Should I invest in a retirement annuity?


Johannesburg - With a focus on Savings Month, readers want to know the best way to start growing their wealth.

Ntsakisi writes: 

I am working for a municipality and we contribute towards a pension fund and a provident fund. Is it necessary for me to have a retirement annuity even if I am contributing towards the above-mentioned funds? 

Michelle Dubois, legal marketing specialist at Liberty, replies:

A retirement annuity is used either by individuals who do not have a company retirement fund or by those who wish to supplement their company retirement fund.

This can be helpful if, for example, you have started saving a bit late in the day and need to boost your retirement funds.

A retirement annuity is very tax efficient because not only are your contributions tax-free up to a limit, but there is no tax on dividends or capital gains within the fund. It is also protected from creditors.

It is important to note that you cannot access the funds in your retirement annuity until you are 55. At this point, you would only be able to access up to one-third of the lump sum, and two-thirds would be used to purchase an annuity income in retirement.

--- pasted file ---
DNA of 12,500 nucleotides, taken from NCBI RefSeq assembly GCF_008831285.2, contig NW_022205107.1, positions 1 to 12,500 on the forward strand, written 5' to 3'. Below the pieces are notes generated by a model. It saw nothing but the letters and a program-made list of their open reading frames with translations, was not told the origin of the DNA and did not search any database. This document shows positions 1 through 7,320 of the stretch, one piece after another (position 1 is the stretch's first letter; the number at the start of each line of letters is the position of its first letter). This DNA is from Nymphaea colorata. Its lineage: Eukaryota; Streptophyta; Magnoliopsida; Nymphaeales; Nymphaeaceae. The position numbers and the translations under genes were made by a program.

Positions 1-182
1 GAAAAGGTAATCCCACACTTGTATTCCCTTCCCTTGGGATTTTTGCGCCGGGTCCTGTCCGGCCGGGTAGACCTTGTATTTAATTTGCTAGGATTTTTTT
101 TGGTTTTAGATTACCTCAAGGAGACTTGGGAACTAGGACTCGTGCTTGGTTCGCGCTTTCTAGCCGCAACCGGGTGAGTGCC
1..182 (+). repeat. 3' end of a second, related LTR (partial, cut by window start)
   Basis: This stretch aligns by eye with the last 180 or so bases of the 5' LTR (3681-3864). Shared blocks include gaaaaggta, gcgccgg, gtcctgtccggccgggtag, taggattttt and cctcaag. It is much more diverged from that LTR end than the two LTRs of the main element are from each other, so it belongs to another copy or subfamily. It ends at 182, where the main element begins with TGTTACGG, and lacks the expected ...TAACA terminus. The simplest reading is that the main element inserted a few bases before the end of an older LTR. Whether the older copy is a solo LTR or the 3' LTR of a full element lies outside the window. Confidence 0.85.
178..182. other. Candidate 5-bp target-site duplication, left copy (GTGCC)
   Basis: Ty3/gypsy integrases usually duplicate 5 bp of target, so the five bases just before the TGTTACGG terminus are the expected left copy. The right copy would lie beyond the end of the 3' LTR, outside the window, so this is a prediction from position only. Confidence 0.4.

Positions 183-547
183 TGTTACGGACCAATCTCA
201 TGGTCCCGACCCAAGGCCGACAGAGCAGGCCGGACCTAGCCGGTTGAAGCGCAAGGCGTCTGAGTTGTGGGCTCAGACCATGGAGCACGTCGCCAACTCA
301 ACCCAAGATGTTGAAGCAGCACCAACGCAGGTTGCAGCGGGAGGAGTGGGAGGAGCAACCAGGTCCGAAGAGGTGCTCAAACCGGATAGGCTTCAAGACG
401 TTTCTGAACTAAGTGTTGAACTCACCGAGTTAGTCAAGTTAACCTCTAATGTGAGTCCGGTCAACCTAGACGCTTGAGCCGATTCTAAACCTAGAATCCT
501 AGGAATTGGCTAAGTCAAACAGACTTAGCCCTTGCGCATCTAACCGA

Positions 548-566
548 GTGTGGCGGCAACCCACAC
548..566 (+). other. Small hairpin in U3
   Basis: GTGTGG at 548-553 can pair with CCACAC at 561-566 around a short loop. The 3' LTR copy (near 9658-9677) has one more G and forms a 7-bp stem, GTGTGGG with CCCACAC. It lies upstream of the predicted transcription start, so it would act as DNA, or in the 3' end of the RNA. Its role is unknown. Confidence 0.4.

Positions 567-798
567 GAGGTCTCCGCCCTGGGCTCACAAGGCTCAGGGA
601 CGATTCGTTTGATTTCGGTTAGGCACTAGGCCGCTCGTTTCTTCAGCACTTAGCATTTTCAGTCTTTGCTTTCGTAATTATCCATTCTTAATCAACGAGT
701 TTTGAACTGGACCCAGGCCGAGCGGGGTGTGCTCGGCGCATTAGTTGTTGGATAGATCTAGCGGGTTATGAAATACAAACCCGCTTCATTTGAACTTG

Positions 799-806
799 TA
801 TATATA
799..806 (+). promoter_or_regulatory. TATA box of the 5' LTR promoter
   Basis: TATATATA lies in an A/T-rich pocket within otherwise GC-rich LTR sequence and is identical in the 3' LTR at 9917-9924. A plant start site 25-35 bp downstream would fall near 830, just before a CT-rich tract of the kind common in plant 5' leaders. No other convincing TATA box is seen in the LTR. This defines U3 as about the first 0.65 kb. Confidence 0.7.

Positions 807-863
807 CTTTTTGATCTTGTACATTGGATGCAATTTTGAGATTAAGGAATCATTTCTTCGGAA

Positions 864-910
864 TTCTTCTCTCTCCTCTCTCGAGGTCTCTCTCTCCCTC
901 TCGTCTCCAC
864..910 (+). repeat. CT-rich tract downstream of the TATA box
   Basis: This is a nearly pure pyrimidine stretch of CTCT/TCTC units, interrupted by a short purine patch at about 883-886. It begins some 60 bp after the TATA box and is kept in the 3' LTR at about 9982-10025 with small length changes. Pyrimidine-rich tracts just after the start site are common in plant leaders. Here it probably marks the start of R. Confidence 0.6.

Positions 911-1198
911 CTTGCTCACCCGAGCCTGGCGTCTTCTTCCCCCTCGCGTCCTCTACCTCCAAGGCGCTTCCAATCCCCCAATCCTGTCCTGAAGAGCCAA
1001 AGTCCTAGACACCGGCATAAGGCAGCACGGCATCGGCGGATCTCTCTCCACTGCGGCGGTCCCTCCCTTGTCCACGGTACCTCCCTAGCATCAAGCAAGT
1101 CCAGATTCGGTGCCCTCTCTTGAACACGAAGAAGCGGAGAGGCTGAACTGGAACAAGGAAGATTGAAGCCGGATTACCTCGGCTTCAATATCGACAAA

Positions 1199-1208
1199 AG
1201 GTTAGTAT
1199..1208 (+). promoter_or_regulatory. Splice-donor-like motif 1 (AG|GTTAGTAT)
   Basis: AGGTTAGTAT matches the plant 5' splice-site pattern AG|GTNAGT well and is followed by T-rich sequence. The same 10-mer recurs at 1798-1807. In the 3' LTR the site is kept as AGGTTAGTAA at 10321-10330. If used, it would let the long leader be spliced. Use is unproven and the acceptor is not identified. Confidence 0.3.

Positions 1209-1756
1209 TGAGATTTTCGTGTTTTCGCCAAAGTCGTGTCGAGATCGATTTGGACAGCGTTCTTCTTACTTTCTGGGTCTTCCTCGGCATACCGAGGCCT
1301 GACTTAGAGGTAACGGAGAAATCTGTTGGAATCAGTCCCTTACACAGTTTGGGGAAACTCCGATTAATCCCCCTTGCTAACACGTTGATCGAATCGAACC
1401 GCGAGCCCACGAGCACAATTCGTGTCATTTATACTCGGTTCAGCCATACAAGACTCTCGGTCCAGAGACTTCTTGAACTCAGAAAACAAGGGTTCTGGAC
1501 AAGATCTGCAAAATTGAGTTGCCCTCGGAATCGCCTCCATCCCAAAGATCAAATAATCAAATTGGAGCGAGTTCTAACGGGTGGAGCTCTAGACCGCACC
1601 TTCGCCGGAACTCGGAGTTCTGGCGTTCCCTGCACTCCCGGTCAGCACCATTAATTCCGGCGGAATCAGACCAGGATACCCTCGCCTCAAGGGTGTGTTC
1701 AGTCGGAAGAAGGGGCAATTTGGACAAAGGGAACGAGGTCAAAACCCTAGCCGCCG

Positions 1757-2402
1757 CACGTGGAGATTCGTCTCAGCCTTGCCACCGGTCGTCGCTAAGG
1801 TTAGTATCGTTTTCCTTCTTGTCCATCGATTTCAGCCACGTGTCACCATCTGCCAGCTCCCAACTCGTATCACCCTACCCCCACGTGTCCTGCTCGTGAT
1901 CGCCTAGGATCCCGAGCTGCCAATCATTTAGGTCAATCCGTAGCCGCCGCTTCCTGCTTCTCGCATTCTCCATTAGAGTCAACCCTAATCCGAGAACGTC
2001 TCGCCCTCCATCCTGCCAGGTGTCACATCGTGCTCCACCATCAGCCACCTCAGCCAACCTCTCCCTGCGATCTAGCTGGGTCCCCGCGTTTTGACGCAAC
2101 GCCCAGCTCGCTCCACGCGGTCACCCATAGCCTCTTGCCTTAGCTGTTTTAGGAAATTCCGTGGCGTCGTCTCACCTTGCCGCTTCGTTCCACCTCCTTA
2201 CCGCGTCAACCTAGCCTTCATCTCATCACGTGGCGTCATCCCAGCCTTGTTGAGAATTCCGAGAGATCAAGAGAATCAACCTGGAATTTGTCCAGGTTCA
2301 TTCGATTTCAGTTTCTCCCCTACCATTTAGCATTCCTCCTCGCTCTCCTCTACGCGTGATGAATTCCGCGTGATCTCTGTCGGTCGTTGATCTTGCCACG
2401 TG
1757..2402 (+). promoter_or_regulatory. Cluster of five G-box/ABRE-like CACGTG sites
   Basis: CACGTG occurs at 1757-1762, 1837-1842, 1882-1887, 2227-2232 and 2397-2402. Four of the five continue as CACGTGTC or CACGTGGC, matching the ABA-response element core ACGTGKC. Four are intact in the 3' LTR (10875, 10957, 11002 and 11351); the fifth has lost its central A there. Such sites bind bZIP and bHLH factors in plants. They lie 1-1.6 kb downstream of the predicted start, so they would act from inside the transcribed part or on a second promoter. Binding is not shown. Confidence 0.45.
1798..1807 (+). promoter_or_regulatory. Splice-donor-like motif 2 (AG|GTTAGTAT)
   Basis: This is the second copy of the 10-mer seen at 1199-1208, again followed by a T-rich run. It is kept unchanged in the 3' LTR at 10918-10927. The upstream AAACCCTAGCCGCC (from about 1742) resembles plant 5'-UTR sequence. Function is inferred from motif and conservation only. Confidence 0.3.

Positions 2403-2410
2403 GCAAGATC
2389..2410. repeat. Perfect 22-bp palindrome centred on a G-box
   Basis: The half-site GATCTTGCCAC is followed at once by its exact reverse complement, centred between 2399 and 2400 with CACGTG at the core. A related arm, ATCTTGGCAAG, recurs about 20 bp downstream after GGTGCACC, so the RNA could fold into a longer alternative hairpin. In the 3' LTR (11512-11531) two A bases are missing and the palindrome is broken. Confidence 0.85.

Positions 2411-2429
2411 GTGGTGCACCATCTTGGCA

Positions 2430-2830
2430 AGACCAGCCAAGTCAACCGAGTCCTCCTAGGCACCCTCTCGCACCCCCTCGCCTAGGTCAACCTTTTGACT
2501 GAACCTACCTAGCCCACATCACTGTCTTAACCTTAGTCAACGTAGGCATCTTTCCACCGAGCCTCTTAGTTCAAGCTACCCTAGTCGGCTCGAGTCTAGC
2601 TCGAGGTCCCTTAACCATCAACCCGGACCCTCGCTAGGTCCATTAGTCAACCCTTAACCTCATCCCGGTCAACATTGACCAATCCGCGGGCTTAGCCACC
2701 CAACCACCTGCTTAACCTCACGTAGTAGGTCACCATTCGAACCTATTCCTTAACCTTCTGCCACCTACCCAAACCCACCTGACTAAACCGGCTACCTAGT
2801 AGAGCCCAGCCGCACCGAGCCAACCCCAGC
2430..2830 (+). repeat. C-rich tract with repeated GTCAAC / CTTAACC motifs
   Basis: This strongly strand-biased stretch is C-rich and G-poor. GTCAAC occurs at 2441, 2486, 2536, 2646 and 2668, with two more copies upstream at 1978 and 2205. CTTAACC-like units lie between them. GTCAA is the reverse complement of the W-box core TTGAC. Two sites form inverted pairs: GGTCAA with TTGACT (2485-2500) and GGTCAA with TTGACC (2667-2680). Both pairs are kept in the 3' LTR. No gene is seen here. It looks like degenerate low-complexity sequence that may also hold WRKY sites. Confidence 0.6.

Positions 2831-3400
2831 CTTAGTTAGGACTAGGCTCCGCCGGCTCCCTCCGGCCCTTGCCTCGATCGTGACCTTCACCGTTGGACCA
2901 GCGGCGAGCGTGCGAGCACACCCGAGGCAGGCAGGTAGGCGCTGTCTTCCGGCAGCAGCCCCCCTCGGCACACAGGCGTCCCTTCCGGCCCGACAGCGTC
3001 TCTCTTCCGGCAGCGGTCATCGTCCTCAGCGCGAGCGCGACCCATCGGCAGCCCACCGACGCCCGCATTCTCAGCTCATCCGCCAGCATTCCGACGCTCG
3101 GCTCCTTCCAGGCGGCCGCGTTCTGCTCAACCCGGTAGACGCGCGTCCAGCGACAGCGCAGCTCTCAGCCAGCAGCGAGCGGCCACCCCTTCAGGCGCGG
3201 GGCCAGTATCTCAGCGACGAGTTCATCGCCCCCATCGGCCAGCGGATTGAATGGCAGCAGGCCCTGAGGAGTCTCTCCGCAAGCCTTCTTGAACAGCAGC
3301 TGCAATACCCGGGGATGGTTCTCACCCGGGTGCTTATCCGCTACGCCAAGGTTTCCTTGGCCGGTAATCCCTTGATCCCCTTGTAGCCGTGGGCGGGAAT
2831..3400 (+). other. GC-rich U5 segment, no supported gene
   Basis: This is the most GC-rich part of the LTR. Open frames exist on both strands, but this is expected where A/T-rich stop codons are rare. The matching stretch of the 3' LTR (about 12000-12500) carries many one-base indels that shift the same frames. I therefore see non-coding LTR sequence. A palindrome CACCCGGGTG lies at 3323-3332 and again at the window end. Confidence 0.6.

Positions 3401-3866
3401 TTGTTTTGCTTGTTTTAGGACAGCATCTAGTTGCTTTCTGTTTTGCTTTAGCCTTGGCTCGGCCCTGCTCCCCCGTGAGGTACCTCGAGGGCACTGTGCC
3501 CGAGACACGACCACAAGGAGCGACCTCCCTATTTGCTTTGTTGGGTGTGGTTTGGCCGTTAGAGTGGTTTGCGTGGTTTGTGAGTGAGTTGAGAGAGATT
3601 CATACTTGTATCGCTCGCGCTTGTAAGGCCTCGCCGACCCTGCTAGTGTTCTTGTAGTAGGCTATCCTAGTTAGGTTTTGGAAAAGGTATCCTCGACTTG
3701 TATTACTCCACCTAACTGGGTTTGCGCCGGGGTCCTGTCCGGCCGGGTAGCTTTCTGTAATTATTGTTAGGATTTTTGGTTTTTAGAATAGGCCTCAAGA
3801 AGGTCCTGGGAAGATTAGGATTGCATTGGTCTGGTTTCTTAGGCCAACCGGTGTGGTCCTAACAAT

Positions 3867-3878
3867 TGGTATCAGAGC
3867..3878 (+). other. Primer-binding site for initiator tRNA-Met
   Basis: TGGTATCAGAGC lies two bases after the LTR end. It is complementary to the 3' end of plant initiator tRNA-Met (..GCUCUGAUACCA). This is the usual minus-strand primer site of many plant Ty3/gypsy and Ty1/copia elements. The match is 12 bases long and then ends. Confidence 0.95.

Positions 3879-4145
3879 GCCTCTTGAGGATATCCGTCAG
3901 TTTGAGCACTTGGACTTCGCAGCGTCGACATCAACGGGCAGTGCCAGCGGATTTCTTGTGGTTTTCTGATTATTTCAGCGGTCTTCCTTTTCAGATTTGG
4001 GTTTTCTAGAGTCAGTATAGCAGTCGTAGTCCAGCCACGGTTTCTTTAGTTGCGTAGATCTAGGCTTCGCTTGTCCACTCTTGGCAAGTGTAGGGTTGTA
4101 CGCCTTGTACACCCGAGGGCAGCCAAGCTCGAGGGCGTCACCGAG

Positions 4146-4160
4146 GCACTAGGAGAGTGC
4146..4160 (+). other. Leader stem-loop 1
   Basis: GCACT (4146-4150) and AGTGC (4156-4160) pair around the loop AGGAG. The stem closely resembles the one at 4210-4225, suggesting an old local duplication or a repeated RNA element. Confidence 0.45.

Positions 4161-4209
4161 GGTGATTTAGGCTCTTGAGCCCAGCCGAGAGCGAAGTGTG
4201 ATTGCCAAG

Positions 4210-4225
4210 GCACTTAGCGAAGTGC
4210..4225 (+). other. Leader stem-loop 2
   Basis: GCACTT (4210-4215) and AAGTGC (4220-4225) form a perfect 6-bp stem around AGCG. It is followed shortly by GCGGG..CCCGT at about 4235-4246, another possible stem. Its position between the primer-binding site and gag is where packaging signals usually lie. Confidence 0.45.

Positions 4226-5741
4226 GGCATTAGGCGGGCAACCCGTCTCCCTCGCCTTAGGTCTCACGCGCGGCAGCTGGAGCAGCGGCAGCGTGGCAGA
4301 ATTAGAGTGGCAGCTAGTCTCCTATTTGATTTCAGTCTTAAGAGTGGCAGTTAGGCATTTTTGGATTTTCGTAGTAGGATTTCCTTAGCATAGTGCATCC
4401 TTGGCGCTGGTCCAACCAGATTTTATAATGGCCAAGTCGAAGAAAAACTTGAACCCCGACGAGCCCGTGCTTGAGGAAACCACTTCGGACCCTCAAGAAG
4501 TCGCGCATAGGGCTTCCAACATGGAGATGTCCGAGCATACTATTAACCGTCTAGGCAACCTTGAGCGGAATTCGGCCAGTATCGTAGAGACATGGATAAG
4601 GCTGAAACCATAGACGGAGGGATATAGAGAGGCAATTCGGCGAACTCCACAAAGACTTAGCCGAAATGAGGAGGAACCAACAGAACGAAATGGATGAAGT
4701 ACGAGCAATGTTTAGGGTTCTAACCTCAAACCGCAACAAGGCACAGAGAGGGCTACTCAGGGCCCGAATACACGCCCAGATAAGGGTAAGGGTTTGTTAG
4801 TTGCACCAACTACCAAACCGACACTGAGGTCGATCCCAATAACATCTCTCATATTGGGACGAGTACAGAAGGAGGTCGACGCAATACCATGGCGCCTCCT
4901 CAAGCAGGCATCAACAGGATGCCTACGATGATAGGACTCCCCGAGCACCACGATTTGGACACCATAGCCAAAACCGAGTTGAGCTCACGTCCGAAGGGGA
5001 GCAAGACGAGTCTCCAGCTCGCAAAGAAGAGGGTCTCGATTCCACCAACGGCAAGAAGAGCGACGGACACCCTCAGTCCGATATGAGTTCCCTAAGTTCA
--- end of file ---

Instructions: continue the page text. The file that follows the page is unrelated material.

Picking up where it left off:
If you are already contributing to your company retirement fund, you would be limited as to how much you can save tax-free into a retirement annuity. You can save up to 15% of your non-pensionable salary – this is any income that was not included in the calculation of your company fund contributions.

You can usually save 15% of your bonus, or 13th cheque, into a retirement annuity.

An alternative strategy would be to ensure you are maximising your pension/provident contribution through your employer and have an additional long-term savings plan, like a tax-free savings account, where you are allowed to save up to R30 000 a year (or R2 500 a month). Although it does not provide a tax deduction from your income, there is no tax payable on the investment.